News Non-Life04 Oct 2018

Philippines:Agriculture, terrorism, and financial lines in the spotlight as emerging areas

| 04 Oct 2018

Agriculture, sabotage & terrorism, and financial lines are emerging product lines that "deserve a closer look and study", Insurance Commissioner Dennis Funa has pointed out.

In his opening speech during the non-life session of the 4th Annual Technical Forum (ATF) organised by National Reinsurance Corporation of the Philippines (Nat Re) last month, he mentioned how certain developments in the country—namely food supply concerns, violent attacks in Mindanao, and the sustained growth of the Philippine economy—should further encourage insurers to “take their imagination further” when developing these emerging product lines.

With the theme “Uncovering Insurance Opportunities”, the ATF convened industry experts to provide its attendees insights on new opportunities for non-life and life insurance products in the Philippines. The ATF was attended by more than 100 COOs and chief underwriters of the country’s insurance companies.

Terrorism pools

Mr Weimeng Yeo, director at the catastrophe risk modeling company Risk Management Solutions (RMS), delivering the main presentation on sabotage & terrorism lines, said that insuring terrorism remains a significant challenge since “the loss itself can be very challenging for the private market to absorb”. He added, “Government agencies have to intervene to provide risk transfer.“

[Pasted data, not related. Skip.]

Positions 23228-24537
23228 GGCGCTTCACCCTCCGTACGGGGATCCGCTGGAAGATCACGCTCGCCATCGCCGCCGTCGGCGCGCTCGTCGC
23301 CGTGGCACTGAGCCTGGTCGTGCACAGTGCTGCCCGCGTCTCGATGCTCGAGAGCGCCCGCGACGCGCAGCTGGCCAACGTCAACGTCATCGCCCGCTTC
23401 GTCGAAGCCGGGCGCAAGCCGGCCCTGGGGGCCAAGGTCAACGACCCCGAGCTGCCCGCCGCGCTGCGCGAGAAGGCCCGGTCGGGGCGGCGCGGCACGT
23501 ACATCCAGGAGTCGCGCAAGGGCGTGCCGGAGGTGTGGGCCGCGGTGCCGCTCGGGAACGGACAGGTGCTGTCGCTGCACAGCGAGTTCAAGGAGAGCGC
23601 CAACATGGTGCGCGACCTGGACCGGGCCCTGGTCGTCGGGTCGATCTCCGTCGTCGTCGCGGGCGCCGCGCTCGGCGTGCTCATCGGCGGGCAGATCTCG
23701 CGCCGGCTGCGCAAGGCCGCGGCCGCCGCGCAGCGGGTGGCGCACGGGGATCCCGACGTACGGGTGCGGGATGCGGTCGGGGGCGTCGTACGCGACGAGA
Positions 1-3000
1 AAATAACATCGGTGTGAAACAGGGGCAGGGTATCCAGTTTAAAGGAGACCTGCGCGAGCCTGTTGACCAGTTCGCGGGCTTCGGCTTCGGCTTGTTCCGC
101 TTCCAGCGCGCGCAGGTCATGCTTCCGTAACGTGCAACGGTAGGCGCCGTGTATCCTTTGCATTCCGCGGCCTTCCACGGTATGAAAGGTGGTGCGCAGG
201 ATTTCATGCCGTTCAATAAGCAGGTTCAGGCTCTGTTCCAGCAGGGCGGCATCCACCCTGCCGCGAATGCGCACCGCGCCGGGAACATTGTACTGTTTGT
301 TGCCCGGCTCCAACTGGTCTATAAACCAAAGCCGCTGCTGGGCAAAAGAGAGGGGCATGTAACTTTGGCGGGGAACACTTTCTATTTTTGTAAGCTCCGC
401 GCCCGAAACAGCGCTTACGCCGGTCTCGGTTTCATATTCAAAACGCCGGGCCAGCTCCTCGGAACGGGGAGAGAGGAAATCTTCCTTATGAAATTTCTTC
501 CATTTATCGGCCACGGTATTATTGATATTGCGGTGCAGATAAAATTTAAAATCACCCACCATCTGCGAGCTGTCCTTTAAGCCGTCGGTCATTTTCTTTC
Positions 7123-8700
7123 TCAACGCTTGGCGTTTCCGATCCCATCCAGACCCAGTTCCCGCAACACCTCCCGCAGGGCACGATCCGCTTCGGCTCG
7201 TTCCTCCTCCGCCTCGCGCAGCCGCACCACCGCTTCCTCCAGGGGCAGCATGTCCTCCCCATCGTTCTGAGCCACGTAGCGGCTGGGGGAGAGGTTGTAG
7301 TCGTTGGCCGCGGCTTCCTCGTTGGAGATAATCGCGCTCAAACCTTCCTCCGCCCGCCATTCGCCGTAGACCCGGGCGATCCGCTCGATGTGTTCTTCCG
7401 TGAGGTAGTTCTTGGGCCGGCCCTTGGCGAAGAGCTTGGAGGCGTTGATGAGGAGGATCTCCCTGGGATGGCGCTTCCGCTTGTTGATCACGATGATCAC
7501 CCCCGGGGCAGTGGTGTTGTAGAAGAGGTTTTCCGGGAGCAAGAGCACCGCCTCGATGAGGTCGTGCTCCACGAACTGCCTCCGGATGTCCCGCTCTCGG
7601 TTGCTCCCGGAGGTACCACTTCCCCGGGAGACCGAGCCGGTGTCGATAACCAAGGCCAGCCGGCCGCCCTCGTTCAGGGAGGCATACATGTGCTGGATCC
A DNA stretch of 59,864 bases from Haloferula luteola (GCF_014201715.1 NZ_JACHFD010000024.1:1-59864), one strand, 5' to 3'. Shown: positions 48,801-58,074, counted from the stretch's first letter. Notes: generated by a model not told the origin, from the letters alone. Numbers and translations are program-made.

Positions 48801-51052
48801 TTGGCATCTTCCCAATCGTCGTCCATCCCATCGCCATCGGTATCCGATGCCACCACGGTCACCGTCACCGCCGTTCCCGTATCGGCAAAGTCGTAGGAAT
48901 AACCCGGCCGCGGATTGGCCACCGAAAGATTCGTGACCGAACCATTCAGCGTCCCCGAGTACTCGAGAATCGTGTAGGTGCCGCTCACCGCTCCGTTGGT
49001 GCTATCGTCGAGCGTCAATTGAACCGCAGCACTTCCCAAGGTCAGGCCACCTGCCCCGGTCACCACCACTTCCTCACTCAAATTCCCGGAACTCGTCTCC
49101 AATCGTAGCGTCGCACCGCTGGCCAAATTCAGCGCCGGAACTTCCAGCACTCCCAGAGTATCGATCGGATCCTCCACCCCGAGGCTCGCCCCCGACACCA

Mr Yeo said that terrorism is particularly challenging for companies to insure because of the high exposure and high risk, high loss outcome uncertainty, and small event footprints. The risk landscape is also highly fluid unlike in natural catastrophes; any event can trigger an act of terrorism.

It is for these reasons that several countries have established terrorism pools, which are “state-funded terrorism insurance facilities”. He gave a brief overview of the structures of such pools in countries such as Australia, Belgium, India, and South Africa.

While the Philippines can pattern its possible terrorism pool after these existing ones, Mr Yeo stated that the nature and the cover of these pools ultimately depend on the capacity of the nation arranging it. He likened terrorism pools to snowflakes in that they are “unique based on the context of the countries that generated the pools”.

Mr Werhner Parel, Senior Corporate Adviser at MAA General Assurance, pointed out that in the countries Mr Yeo cited, “it is the policymaker that pushed [for] the pool— voluntary, mandatory, elective, or whatever form it may be."

Mr Yeo added that governments in these countries have been cognisant that losses arising from terrorist attacks can be significant and that the government cannot absorb all these losses. He noted that it is helpful to explore what public-private partnerships or working groups between public and private entities can be established to address this risk.

Ms Sharon Navarro, cluster head for fire & reinsurance at Malayan Insurance, said that in creating a terrorism pool, the Philippine insurance industry can combine resources to better address the needs of the local market. “It will also help us build expertise in terms of underwriting and understand terrorism as a peril better,” she added.